8 Worst Foods for Your Oral Health

Dental Tips: 8 Worst Foods for Your Oral Health

Not everybody knows this, but the foods we eat are directly linked to our oral health. You probably already heard that sodas and sweets are bad for our teeth. But did you know that even some foods that are considered healthy can also be bad for them?

That’s right. And in today’s article, we will talk about the interesting dental tips of 8 foods that are really bad for your teeth.

Saltine Cracker

Saltine crackers, chips, bread and pasta are all fermentable carbs which are the sneaky super bad sugars. When you’re eating these types of foods chewing on them they start to get sticky and stuck all up in your teeth. Therefore, when food gets stuck into your teeth that makes matters even worse because it’s harder to clean out so when you’re craving starchy carbs like bread try to eat less refined varieties such as whole wheat.

They have fewer added sugars which help reduce your rate of getting cavities. Also, try not to let these carbs be stuck on your teeth for a prolonged period of time and make sure you are always drinking water while you’re eating them to help wash it away off your teeth.

Dried Fruit

Although they are considered to be a healthy snack, dried fruit tends to be very sticky, so they can damage your teeth by clinging onto the teeth crevices for longer periods of time, eventually leading to decay.

Just skip the dried fruit and eat the fresh fruit if you can and if you can’t because you’re on a road trip or something and dried fruit are just what you have make sure you properly brush and floss after so none of that sticky dried fruit is stuck all up in the crevices of your teeth. Also always drink water as well.

Soda

It’s no secret that soda is bad for your teeth because most soft drinks contain a massive amount of sugar but that’s not the only issue with soda.

Soda is very acidic as well so it’s not only the sugar, it’s the acidity that can break down your enamel and the sugar as we all know can give you cavities.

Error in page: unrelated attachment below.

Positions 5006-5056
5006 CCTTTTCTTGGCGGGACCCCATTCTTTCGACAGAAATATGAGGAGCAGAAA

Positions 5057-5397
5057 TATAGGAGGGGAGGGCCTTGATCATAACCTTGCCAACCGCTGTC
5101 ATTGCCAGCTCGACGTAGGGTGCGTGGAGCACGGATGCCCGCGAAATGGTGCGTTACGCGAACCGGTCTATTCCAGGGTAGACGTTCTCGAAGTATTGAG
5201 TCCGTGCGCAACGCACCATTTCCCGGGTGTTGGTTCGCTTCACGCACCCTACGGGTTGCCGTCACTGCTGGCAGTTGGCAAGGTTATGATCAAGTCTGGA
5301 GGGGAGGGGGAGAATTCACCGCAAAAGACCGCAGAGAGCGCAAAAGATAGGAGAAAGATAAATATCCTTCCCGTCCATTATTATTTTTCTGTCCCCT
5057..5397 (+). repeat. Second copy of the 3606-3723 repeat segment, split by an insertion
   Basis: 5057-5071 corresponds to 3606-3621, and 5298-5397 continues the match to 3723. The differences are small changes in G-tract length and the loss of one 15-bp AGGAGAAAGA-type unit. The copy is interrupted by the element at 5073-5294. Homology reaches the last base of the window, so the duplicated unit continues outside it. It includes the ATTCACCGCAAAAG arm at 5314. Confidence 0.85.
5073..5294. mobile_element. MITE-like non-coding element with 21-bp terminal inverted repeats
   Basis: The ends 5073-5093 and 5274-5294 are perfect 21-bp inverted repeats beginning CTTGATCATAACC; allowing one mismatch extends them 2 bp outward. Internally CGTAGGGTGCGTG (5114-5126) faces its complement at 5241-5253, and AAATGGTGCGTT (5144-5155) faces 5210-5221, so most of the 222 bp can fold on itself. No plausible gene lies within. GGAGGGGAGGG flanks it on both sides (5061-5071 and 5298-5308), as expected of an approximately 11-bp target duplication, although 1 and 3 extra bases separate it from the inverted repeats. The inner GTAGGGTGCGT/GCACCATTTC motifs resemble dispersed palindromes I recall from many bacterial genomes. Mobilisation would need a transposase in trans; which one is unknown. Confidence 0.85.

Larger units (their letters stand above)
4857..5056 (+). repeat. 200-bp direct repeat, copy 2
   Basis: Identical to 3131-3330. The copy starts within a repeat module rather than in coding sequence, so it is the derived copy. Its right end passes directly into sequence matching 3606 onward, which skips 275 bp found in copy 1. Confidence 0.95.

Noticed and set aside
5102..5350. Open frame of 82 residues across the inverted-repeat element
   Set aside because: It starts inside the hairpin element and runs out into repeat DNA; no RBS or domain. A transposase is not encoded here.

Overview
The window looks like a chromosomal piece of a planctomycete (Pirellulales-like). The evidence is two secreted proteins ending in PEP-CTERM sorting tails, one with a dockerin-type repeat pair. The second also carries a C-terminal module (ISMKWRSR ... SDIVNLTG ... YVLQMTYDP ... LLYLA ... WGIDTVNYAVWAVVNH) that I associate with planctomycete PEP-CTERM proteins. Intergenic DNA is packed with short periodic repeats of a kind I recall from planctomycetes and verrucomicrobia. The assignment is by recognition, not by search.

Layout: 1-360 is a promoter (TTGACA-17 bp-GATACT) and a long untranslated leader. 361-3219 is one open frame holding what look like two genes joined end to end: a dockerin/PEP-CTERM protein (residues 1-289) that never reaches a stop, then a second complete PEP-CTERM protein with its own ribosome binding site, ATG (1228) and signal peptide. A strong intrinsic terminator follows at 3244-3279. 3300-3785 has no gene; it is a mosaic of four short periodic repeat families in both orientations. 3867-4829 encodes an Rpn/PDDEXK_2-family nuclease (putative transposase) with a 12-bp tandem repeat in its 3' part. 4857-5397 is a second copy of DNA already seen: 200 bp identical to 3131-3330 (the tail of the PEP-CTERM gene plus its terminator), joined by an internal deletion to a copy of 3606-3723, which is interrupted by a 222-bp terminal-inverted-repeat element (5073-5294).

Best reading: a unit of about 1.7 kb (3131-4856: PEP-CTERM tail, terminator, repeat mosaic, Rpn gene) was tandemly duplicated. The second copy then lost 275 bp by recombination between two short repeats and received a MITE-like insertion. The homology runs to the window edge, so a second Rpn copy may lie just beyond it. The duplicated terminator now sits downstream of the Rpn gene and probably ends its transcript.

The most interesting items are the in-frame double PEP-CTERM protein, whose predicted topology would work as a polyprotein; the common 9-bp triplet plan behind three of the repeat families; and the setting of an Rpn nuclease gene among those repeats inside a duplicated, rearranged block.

Citrus fruits

When consumed in excess, citrus fruits can be harmful. Because of their acidity, they can erode the teeth which harm the outermost layer of a tooth, causing irreversible wear and facilitating the presence of cavities.

If you really need to satisfy that citrus urge make sure to drink plenty of water afterwards to wash off any acids sticking onto the tooth surfaces.

Tea

Tea contains fluoride, and even though many consider it essential to oral health, if consumed in excess, tea can weaken our bones and teeth.

If you want to keep drinking tea, but don’t want it to harm your teeth, keep its consumption up to 4 cups per day, at maximum.

Candy

Although this is a sweet treat you can’t resist, candies contain a lot of sugar which is harmful to your teeth. Hard candies can even break or crack your teeth leading to a dental emergency.

Sour candies contain different types of acid which can weaken your enamel and chewy candy tend to stick to your teeth. As an alternative, I recommend sugarless gum or even chocolate because it’s a lot easier to wash off.

Remember that gummy vitamin are basically also candy and very unhealthy for your teeth too. They are packed with sugar and also sticky so if you can, choose vitamins that you can swallow or that are at least chewable so when you rinse with water after it won’t be all stuck up in your teeth.

Wines

Either white or red, wines are healthy if drank in moderation. Did you know that drinking too much red wine can stain your teeth? White wines can damage the enamel of your teeth because of their acidity, leaving your teeth sensitive or weak.

Alcohol dries out your mouth causing dehydration. This leads to tooth decay, oral infections and gum disease. Heavy consumption of alcohol can even increase the risk of oral cancer.

Ice

Although there are no sugar or carbs or acid or anything, ice is hard and oftentimes people chew on ice.

What can happen if you chew on ice is that it can cause unnecessary stress on your teeth which can crack your teeth causing long-term sensitivity and enamel loss which can increase the risk of dental emergencies. So, ice is fine to cool your drink but it is not fine to chew on.

Remember that you don’t need to completely cut these foods off your diet. Just consuming them moderately and taking the necessary care after meals will keep your teeth healthy, beautiful and white. For many people, a smile is like a business card, so we need to take care of our mouths: Brushing at least three times a day, flossing after meals and regularly visiting a dentist.

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Dr Peter Wong is a proud Seattle native. He studied Psychology and Zoology and continued his education at Northwestern University Dental School, where he received his Doctor of Dental Surgery Degree (DDS).

Dr Wong returned home to do an internship at DECOD (Dental Education in the Care of Persons of Disabilities), a special-needs clinic located at the University of Washington. Dr Wong is a member of the ADA (American Dental Association), WSDA (Washington State Dental Assoc.) and SKCDS (Seattle King County Dental Society).
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